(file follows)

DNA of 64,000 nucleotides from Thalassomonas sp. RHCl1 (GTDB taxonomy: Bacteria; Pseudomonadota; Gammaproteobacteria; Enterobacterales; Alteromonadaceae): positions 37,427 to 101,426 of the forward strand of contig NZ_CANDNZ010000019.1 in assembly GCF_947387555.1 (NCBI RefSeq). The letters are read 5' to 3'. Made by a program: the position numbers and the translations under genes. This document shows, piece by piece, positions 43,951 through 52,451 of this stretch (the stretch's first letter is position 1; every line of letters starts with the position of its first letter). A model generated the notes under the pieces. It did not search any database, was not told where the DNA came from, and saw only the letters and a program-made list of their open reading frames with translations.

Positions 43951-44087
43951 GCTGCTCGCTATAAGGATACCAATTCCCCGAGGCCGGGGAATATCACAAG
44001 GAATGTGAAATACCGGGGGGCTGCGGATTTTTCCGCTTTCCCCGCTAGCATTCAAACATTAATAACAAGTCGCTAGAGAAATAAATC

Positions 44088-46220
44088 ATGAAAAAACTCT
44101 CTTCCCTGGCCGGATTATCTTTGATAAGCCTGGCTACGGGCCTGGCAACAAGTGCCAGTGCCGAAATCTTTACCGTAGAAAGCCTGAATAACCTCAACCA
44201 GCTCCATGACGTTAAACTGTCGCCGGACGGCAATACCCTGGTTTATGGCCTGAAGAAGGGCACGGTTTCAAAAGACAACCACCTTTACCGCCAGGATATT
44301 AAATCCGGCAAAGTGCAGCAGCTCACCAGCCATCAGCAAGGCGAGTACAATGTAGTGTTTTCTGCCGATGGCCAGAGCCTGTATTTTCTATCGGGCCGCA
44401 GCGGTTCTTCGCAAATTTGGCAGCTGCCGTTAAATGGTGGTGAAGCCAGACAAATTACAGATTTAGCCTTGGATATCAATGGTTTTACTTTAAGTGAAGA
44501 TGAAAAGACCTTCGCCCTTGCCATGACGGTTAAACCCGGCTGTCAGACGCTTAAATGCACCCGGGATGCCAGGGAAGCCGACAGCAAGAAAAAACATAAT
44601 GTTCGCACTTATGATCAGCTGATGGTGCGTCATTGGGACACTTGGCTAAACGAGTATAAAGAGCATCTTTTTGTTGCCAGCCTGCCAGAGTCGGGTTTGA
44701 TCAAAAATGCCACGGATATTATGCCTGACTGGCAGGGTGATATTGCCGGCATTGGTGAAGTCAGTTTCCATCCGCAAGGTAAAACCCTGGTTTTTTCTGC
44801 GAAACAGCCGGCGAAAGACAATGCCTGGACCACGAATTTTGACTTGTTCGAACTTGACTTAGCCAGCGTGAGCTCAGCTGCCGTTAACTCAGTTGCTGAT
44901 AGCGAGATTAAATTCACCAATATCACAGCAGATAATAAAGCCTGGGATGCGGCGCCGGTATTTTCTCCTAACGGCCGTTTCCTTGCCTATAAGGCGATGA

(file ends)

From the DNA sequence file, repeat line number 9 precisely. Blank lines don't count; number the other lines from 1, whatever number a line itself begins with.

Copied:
44301 AAATCCGGCAAAGTGCAGCAGCTCACCAGCCATCAGCAAGGCGAGTACAATGTAGTGTTTTCTGCCGATGGCCAGAGCCTGTATTTTCTATCGGGCCGCA